Posted by admin on 29 Dec 2013
OUR MISSION STATEMENT
Our goal is to empower Mayan communities by asking them to purchase our low cost computers, with profits reinvested to build schools, while bringing joy into the lives of kids.
Donating computers for the education of Mayan children
After serving in the Peace Corps in Guatemala from 1967-70 I stayed in touch with friends, helping some of their children through higher education, first through the Maryknoll Fathers, then through Friends of Guatemala, and more recently through a Quaker Scholarship Program. (see Friends of Guatemala and Quaker Scholarship pages above)
On a recent trip to Guatemala I was asked by a Catholic religious order to help them obtain computers for their school in Barrillas, Huehuetenango. It seemed natural to extend this computer project to other towns where these nuns have parrochial schools. (see Computer Lab page above).
On another trip I decided to buy land near San Ildefonso Ixtahuacan, my Peace Corps town, for a park for kids and perhaps an agricultural demonstration project. (see Recreation Park page above)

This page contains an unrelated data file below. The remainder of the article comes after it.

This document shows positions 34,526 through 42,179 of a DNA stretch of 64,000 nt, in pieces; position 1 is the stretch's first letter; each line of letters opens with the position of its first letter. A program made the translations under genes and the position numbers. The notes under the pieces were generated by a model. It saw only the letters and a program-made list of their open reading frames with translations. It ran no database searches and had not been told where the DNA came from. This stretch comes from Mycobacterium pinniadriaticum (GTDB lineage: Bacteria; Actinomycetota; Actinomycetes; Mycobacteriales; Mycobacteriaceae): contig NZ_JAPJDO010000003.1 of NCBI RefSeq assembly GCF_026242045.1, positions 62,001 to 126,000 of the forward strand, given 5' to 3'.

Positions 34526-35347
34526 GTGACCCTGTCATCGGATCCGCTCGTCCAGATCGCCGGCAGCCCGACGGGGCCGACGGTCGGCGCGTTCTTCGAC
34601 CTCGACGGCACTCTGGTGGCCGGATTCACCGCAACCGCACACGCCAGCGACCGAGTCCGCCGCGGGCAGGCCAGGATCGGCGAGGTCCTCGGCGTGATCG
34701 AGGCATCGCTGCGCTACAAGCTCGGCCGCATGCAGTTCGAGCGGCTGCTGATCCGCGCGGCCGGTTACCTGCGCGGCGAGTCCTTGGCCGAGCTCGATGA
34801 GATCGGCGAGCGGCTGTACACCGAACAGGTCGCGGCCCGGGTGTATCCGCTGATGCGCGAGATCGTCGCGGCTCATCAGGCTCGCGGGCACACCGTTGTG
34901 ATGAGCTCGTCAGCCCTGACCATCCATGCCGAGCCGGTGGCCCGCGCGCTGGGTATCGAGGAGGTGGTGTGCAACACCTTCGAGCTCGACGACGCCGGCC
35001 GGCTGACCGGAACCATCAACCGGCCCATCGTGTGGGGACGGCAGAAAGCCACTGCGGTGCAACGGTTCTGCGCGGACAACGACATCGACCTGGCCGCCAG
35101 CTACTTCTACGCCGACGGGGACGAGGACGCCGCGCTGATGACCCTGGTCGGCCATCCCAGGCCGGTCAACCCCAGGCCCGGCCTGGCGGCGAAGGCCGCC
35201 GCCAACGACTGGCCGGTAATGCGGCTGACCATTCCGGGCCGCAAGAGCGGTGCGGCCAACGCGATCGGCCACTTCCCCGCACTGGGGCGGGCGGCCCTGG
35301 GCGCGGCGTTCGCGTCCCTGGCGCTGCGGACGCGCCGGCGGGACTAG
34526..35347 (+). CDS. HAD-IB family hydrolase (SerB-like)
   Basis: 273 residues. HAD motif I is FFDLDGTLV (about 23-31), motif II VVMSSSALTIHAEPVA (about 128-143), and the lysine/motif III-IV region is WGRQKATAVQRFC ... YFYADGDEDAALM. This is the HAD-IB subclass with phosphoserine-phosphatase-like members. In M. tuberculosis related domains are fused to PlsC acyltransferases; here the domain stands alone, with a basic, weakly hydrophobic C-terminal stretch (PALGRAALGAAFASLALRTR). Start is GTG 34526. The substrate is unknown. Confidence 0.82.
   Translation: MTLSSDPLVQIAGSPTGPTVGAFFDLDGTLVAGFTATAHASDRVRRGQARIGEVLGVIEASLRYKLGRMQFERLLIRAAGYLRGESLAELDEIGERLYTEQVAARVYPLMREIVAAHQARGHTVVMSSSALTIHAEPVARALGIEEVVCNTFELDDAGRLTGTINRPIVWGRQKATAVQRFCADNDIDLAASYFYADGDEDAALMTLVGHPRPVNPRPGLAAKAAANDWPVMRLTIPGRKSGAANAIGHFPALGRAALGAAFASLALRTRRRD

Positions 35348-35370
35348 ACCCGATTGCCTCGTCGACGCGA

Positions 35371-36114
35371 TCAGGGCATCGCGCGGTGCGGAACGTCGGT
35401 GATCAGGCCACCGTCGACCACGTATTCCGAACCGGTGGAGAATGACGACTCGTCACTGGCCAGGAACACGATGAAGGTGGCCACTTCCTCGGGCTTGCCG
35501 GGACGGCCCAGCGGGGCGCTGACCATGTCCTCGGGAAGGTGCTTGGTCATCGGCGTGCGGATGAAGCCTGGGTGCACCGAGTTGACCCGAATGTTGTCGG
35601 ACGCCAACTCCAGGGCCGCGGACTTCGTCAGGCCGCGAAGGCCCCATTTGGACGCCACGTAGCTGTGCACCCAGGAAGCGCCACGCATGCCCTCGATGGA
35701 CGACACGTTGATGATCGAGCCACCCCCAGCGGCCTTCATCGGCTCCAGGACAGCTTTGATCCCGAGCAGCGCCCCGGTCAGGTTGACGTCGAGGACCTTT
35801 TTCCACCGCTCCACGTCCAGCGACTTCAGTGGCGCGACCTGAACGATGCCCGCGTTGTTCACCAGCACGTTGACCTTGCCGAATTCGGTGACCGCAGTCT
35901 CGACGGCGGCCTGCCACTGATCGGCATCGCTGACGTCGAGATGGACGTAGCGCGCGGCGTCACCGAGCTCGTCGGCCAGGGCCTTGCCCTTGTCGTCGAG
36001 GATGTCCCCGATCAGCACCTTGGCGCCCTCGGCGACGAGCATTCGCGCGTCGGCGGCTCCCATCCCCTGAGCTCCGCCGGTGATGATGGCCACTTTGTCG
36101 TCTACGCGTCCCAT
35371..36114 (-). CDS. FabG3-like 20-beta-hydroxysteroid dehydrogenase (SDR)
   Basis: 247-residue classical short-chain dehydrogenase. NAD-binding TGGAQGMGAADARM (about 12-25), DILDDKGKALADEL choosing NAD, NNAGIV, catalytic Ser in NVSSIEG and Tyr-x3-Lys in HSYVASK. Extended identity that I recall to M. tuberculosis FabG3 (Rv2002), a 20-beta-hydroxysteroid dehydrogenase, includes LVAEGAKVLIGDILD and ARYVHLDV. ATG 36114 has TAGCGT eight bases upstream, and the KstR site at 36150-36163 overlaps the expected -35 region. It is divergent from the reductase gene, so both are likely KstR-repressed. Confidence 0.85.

In the course of sending computers to Guatemala it seemed natural to ask friends to donate medicines in their medicine cabinets to a Maryknoll hospital in Jacaltenango and to ask doctors to donate medical equipment to Quaker medical students. These medicines and medical instruments could be shipped in the boxes with the computers or taken on my visits.(see Medical Projects page above)
I can pick up or computers can be dropped off here
Donald L. Livingston
47 Nearwater Lane
Darien CT 06820
55 West 89th Street
New York NY 10024
Peace Corps Volunteer Group XI Guatemala
Oregon Cultural Heritage Commission
June 8, 2007
"What impressed me...were the photos of so many of your friends who contributed computers or other items and time. You have gotten them active and God willing, they are the backbone of a good project."
Email message commenting on our web site from Father Jack King, a good friend and a Maryknoll missionary who spent time in Soloma, Huehuetenango. He knows the towns where the computers are going and the nuns who run the schools. June 5, 2007